Acrylic Gels and Mediums, part 1
Various Golden Acrylics
You go into the art supply store looking for a single color – to replenish your ultramarine perhaps – but walking along the aisle you are distracted by the jars and bottles, the shiny colors, the fluid colors… You leave the store three hours later with a bag full of goodies and a considerably lighter wallet.
How did that happen?
A month later most of those goodies still stand unopened in your studio.
There are a myriad of gels, mediums and additives for acrylic paint, not to mention all the specialty colors on top of the full color range. Where to start?
Most people, whether coming from oils, or painting for the first time, start with the tube paints. These can be used ‘as is’ or diluted with water or acrylic mediums. I recommend having a damp brush and clean water to hand even if you use them straight from the tube because the rapid drying of acrylic paint can make them sticky and harder to brush in a matter of moments. For this reason, squeeze out a little at a time and/or use a “Stay Wet” type palette.
You will know when the paint is starting to become dry and sticky when you feel a resistance to your movement as the brush starts to drag in the paint. At this point stop brushing unless you want a lumpy mess for a paint surface!
These come in squirt bottles and have an intense pigment load so used as is they are very vivid. They are wonderful for mixing with glazing and matte mediums as they are a similar viscosity (more on all that below).
I haven’t used these, but Golden (who make the OPEN acrylics) advertise them as extending the workable time of acrylics – that’s the time you have to do any blending or brushing before the paint gets to that sticky stage I mentioned. If you use these please comment below – I would love to post your experience here (with a link to your blog or website).
The most versatile and essential medium ever, in my opinion at least! It makes a great glue for collage or just sticking stuff into a sketchbook. Mixed with acrylic colors it dries with a matte surface. I have also used it to seal edges when taping. It is very fluid (about the same viscosity as thin cream) and mixes best with fluid acrylics, but can also be used with the tube colors – just add the medium bit by bit to the tube color. It dries with a very slight haze so be careful when layering it over other colors.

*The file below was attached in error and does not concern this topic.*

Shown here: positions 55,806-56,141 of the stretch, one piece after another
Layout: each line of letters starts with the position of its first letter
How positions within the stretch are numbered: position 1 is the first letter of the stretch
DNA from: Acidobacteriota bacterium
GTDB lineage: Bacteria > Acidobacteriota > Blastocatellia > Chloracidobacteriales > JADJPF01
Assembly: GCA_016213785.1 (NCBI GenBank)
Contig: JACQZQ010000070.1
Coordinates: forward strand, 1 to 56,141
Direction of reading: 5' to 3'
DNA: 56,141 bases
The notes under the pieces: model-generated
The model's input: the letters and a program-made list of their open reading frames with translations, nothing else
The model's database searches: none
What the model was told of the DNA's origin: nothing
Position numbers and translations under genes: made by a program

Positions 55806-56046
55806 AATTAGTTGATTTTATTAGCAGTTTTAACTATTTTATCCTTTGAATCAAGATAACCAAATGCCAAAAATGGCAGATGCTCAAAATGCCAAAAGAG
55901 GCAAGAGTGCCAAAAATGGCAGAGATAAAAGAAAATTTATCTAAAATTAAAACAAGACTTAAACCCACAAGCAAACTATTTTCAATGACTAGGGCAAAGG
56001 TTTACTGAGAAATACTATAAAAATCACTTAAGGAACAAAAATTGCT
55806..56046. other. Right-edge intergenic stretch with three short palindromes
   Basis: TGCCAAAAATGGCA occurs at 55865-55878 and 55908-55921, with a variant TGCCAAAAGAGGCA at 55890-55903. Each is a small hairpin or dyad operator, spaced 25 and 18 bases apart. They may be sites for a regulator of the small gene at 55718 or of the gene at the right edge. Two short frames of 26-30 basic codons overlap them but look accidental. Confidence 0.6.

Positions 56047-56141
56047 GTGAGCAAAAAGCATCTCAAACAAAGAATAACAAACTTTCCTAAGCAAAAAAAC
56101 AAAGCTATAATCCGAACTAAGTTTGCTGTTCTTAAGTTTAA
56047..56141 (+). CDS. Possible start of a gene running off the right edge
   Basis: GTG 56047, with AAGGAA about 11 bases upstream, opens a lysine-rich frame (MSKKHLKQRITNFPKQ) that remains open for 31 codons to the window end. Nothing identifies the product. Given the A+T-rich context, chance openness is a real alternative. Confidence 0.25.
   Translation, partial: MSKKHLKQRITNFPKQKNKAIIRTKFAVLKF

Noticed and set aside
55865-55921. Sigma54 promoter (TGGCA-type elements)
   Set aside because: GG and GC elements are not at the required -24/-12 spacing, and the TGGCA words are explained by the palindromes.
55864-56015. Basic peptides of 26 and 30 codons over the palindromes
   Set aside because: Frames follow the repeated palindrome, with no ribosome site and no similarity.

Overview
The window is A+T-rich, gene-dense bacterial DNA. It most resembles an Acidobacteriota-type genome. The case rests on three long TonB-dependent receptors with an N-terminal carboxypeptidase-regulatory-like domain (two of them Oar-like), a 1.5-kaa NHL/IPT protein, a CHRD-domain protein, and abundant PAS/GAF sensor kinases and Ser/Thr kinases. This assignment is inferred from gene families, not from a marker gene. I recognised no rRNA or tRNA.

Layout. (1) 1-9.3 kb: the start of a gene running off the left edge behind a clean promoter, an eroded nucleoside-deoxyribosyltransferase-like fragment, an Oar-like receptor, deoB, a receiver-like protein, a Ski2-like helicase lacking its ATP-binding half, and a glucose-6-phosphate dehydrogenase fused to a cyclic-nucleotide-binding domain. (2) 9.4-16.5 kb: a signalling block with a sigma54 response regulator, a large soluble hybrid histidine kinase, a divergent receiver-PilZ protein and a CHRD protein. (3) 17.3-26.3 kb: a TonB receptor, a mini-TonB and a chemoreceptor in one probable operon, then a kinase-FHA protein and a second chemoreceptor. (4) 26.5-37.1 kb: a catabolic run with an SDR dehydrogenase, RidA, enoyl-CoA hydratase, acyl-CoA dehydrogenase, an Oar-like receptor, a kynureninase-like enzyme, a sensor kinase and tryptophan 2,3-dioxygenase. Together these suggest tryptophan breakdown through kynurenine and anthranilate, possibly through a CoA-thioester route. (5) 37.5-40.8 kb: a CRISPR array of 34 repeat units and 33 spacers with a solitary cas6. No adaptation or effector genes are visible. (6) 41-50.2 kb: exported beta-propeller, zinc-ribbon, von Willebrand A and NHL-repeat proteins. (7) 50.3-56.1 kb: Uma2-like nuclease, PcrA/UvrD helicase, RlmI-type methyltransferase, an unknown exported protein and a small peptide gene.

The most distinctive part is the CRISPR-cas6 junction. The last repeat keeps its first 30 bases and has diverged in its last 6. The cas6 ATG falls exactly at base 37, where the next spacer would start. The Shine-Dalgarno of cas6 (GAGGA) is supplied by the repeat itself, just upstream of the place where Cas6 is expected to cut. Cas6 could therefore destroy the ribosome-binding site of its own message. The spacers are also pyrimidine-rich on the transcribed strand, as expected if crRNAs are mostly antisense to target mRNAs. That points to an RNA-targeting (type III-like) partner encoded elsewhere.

Glazing mediums come in all finishes, from glossy to satin, and are useful for thinning a color down to glaze. Why not simply thin the paint with water? Well, you can, but you have to be careful how far you thin with water. Too far and there is not enough binder (the acrylic base) to hold the pigment on the canvas. When you add Glazing medium you are adding more binder to hold the pigment glaze on the canvas. And yes, you can use water and glazing medium together. Glazing medium dries totally clear.
Adding either of the above mediums to your paint also extends the ‘open’ time – that is the time the paint is workable before stickiness sets in. Golden also have an OPEN acrylic medium (gloss) and an OPEN Thinner which can be used to extend that time even further.
Viscosity is basically the thickness of the paint – the tube paints have a high viscosity because thickeners are added, the fluid acrylics have a low viscosity. A thicker paint shows brush strokes more easily and can hold texture. There are lots of mediums that make thick paint even thicker but we will come to that another time…
In mixing paints of different viscosity, e.g. tube paint and matte medium, I have found that it is easier to start with the thick paint (in this case the tube paint) and gradually add the thinner paint or medium (the matte medium). Adding thick to thin only results in lumps that never seem to go away, get caught in my brush and appear where I least want them on the canvas! It’s a bit like making a white sauce from scratch, adding the milk slowly bit by bit to the butter-flour mix.
More on some of the other gels and mediums available in an upcoming post. If you haven’t checked out Golden’s website you should – lots of good information there. They also have a great newsletter Just Paint with all kinds of articles about paint and color. I am not in the pay of Golden (sadly) – I just love using their paints. However, I did once work for a large manufacturer of acrylic emulsions (the raw binders and thickeners), as a chemical engineer on the acrylic plant, so I have some experience and background knowledge of the acrylic bases of these paints.
Now, get in your studio and dust a few mediums down! Let me know how you get on…